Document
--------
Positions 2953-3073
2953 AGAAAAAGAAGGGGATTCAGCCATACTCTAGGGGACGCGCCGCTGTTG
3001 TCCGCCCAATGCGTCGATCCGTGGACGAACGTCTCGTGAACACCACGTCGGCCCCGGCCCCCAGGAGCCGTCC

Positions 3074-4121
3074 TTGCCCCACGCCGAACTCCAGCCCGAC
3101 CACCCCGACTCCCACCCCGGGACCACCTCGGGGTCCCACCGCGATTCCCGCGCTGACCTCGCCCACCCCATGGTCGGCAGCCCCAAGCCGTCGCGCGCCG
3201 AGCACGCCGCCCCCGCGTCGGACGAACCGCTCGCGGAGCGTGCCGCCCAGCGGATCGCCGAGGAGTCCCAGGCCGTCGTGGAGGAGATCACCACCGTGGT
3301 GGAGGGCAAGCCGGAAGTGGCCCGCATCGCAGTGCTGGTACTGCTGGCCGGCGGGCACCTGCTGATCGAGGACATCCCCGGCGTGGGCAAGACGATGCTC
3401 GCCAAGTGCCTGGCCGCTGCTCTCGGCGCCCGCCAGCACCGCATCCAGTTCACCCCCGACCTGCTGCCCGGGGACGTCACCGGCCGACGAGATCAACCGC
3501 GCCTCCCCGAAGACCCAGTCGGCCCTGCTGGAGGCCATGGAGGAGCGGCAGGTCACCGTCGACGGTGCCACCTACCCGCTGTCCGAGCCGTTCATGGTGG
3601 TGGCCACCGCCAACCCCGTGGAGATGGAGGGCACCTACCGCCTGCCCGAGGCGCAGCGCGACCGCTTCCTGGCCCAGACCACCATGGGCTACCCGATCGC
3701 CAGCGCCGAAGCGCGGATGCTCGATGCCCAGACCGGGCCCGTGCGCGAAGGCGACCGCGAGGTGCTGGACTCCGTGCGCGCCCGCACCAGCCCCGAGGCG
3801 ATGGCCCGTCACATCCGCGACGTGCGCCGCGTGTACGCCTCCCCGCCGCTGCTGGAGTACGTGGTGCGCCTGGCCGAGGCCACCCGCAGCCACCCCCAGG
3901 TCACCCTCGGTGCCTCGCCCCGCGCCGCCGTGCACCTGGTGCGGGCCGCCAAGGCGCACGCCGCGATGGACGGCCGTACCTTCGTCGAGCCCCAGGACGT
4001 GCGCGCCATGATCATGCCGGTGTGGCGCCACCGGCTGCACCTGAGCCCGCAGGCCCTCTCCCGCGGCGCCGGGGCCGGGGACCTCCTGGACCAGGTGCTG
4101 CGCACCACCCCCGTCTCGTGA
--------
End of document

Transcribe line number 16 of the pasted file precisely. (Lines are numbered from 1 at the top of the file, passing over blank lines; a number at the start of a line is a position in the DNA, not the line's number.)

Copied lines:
4101 CGCACCACCCCCGTCTCGTGA